Bullying sometimes happens on the way to and from school. If this is happening to you, tell a teacher. Their interest in you does not stop at the school gate and they may be able to help. Tell a police officer too - the police are always keen to stop bullying, wherever it happens.

Let them go.

If you are bullied for possessions like money, personal stereos, clothes, food or computer games, do not try to hold on to them at all costs. Give them up rather than put yourself in danger, get away as soon as you can. Tell an adult at once. Report it to the police.

Face to face.

Bullies often work in groups. Sometimes people who have been friendly to you before will turn on you when they are in a group. Try to find them alone (but in a public place) and ask them each, face to face, why they need to gang up on you. You might prefer to ring them up and talk to them by phone. You might be able to shame them into stopping.

Ways of coping with bullying.

1. Ignore nasty comments, insults or teasing. Do not be drawn into arguing.

2. Try not to show you are upset. Do not think of yourself as a victim - you deserve better than
that. You have a right to put a stop to this.

3. Tell a sympathetic adult, parent, teacher, relative or friend. Ask them to help.

4. There is safety in numbers. Stay with your friends, or if that is not possible, with groups of people.

5. Shout 'NO' and mean it. Practise in front of a mirror.

6. Walk tall and confidently, even if you feel scared.

7. Do not fight to keep possessions. Your safety is more important.

8. Find out about self defence classes in your area. These teach you how to respond to different situations and give you confidence.

9. Think before you fight back. You may be making things worse.

10. Get away as soon as you can.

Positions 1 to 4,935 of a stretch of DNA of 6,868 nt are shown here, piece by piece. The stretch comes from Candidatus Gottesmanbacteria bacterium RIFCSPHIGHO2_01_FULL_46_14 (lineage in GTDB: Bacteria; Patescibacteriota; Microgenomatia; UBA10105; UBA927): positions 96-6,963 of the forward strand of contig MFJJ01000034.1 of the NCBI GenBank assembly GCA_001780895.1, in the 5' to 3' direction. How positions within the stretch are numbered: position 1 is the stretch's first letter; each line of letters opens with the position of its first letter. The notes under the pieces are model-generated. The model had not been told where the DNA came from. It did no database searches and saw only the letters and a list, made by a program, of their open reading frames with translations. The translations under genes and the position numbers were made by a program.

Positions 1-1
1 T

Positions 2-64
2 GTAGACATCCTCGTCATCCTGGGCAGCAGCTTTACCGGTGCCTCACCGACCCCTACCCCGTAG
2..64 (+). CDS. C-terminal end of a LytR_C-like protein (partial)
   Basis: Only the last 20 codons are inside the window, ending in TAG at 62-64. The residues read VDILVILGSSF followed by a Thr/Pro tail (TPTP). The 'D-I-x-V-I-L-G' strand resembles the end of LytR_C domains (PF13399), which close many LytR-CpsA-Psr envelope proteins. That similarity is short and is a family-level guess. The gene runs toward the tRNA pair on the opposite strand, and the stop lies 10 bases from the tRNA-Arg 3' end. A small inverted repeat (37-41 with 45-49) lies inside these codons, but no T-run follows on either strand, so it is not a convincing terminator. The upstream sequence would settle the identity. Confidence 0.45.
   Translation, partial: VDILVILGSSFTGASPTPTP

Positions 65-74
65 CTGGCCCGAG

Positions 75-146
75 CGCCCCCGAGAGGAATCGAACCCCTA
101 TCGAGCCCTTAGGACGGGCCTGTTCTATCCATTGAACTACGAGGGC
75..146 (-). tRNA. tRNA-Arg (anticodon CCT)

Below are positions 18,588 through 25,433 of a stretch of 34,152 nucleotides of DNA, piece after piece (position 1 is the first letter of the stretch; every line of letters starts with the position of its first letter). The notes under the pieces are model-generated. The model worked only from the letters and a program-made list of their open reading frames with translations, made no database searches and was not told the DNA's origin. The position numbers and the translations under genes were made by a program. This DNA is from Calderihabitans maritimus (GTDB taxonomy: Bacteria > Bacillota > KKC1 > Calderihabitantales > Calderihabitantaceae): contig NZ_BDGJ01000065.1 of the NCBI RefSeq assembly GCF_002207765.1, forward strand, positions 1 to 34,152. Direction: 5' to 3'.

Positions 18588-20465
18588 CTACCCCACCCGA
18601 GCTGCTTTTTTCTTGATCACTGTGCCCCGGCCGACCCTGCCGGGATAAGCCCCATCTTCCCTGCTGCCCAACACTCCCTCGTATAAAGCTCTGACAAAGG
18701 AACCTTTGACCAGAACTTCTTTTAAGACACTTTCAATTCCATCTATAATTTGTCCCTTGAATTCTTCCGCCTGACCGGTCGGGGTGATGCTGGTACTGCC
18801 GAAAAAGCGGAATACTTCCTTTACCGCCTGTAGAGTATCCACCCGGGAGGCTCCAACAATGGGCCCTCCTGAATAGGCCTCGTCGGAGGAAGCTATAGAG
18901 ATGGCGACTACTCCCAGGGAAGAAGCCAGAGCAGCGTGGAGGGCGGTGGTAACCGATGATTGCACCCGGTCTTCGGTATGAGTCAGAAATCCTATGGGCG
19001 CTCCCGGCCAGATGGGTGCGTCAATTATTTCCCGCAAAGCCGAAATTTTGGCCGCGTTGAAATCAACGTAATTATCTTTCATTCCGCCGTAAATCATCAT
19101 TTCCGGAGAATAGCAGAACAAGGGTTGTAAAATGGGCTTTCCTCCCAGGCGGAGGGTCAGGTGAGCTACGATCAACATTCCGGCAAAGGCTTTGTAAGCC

11. If anyone tries to make you feel bad about your race, sex or appearance or abilities do not listen. They are just showing how ignorant they are.

12. It is good to be an individual. If you are different in some way be proud of it.

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Things to notice

Do you know someone who is suffering because of bullying? If you have a friend, brother or sister who:

* hates going to certain places

* is unhappy or feels ill at the same time every week

* keeps losing their money or possessions

* has mysterious cuts and bruises

* has become quiet and nervous

* cries at night or in secret


then this person might well be being bullied. Ask them sympathetically what is wrong and tell an adult you trust about your worries.

Could you be going along with bullying? Could you even be leading it, perhaps without realising? Stop and think - do not make someone else's life a misery.

If you are being bullied, ALWAYS tell someone. You can do it quietly picking your moment. By telling someone, you can help yourself and possibly help stop other people being bullied.

The Metropolitan Police Service gratefully acknowledges KIDSCAPE for providing many of the suggestions contained on this page. With thanks also to Celestine Keise, General Inspector Islington Education Inspectorate, for her help and advice.